"Once you get into student debt, you don't get out," she told New Times this past Friday in downtown Miami. "This is a sign of a human rights crisis... a generational human rights crisis. This is absolutely unacceptable."
Stein said she plans to be a national mouthpiece for freeing students from debt if elected U.S. president. Her plan consists of urging constituents across the country to pressure local lawmakers to pass laws immediately canceling 100 percent of student loan debt. The bailout would be carried out over a decade. Millennials would then trail-blaze the next chapter of the U.S. economy.
"Instead of young people paying that money into the debt... they're stimulating the economy and they're also unleashed to really be the engine of the 21st-century economy," she says. "They already have the skills, they have the degree, they have the passion, they have the vision. We need to liberate a younger generation to lead the way forward."
Is it actually possible, though, for the government to flip the bill? Is it feasible?
Tess Wise, a political science guru at Harvard University, says pressuring lawmakers to cancel the debt for all student loans, both federal and private ones, is largely a "pipe dream" due to the relationship between business elites and politicians.
"The private companies that hold student loan debt would have to write down large losses on their balance sheets. These companies have significant political clout across both parties," she said.
However, there could still be a significant upside for students.
The debt from private loans accounts for about $91 billion of the $1.3 trillion-plus student debt, Wise explained. She believes it may be possible for the larger portion of the overall debt, mostly federal and federally backed loans, to be canceled under Stein's pressure strategy if current tax codes are also amended.
"Federal student loan debt, which is the majority of student loan debt, would be somewhat easier to cancel, at least in political terms," she said. "Though, as many have pointed out, our current tax code would treat these cancelations as ordinary taxable income which would dull the effect, or we would have to update the tax code."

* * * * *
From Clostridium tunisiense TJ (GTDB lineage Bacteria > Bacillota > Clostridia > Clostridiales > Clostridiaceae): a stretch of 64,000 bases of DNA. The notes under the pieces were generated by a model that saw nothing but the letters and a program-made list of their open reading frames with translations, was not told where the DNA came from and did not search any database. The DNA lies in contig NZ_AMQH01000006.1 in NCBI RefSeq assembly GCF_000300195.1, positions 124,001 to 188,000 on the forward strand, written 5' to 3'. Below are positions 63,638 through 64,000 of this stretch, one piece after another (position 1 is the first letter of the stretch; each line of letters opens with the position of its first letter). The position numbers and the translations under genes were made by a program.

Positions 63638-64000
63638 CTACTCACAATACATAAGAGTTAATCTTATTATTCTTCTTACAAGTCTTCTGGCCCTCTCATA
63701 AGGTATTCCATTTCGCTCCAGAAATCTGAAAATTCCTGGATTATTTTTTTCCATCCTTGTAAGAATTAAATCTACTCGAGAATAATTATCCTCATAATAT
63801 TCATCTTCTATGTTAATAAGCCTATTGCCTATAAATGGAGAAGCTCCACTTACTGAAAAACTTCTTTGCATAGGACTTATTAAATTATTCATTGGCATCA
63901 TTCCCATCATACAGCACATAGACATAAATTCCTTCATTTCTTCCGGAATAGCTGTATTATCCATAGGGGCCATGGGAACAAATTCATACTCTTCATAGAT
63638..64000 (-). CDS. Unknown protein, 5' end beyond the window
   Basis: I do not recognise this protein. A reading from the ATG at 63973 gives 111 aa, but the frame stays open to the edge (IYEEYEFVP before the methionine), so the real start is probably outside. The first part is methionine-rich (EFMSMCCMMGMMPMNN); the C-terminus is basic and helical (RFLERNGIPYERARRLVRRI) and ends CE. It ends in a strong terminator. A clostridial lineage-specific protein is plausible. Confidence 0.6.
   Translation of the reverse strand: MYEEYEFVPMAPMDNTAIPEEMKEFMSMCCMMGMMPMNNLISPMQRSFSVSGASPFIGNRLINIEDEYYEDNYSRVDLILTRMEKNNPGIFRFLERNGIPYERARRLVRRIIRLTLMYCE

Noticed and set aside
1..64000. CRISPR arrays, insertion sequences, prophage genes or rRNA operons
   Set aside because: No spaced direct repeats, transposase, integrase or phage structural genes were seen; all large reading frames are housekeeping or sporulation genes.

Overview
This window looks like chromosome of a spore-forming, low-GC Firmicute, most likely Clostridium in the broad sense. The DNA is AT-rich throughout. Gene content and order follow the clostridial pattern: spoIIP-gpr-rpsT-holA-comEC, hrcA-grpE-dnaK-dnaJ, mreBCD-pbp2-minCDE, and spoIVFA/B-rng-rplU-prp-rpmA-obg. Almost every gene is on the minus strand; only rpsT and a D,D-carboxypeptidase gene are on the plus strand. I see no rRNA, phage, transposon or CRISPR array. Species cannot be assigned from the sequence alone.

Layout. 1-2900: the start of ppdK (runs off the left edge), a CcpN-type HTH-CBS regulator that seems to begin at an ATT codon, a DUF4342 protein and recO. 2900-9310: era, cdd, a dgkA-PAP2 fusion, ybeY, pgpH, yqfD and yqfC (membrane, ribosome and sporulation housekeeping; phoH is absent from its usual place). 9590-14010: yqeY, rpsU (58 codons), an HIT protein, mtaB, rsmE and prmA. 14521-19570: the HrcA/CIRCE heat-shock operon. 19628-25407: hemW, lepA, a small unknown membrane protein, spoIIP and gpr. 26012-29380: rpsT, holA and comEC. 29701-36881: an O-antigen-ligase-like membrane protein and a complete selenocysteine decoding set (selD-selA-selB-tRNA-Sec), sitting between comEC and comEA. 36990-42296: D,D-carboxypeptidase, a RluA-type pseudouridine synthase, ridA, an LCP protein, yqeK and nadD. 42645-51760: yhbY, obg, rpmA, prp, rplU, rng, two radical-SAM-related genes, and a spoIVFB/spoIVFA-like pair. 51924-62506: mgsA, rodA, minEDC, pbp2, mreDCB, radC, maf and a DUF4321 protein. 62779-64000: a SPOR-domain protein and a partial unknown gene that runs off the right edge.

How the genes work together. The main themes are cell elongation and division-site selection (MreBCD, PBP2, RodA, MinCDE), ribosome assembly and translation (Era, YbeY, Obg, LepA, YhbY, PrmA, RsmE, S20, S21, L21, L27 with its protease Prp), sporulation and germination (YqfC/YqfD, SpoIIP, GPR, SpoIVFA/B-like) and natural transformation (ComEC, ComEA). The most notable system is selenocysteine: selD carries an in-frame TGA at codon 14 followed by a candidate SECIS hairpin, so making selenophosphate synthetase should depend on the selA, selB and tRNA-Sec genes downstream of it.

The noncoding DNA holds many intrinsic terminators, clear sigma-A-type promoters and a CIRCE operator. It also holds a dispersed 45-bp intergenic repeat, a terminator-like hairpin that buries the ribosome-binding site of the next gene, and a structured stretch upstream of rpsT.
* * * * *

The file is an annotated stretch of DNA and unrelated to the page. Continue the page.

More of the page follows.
Nobody knows exactly what effect the en-masse cancellation of debt would have on the economy, but Stein argues that, if the results are similar to the impact that the GI Bill had, the economy will get back seven dollars for every dollar we put into college-educated citizens.
Still, there are some critics of Stein's plan who say we shouldn't forgive debt because some individuals can repay the loans they signed up for. Stein, however, whose campaign does not receive donations from corporations or PACS, takes the stance that if the U.S. government and the Federal Reserve Bank could dish out trillions of dollars to bail out the big bank "crooks" on Wall Street during the Great Recession, then politicians can and should mobilize to "liberate" an entire generation of students.
"That contract that young people were lured into has been broken by Wall Street, so it should not be the burden of young people to fulfill that contract," she said.
In light of Stein's plan to bail out students, Matt Bewley, a 29-year-old professional who attended her event in downtown Miami on Friday, is encouraged. Bewley, who has more than $155,000 in student loans, believes the cancelation of federal student loans would help him, and many of his friends, accrue "significant" purchasing power.
"Canceling student debt would be reparations for an unjust system of higher education financing that has raided the pockets of American families for the last several decades," he said. "It would mean that families can start enjoying their younger adult years without the stress of tens of thousands of dollars in loans hanging over their heads."
Beyond a cancelation of student loan debt, Stein also believes that access to higher education, in general, should be a fundamental right. She is pushing for public colleges and universities to go tuition-free. This would allow many people who were previously unable to earn college degrees due to financial hardship to start taking college classes.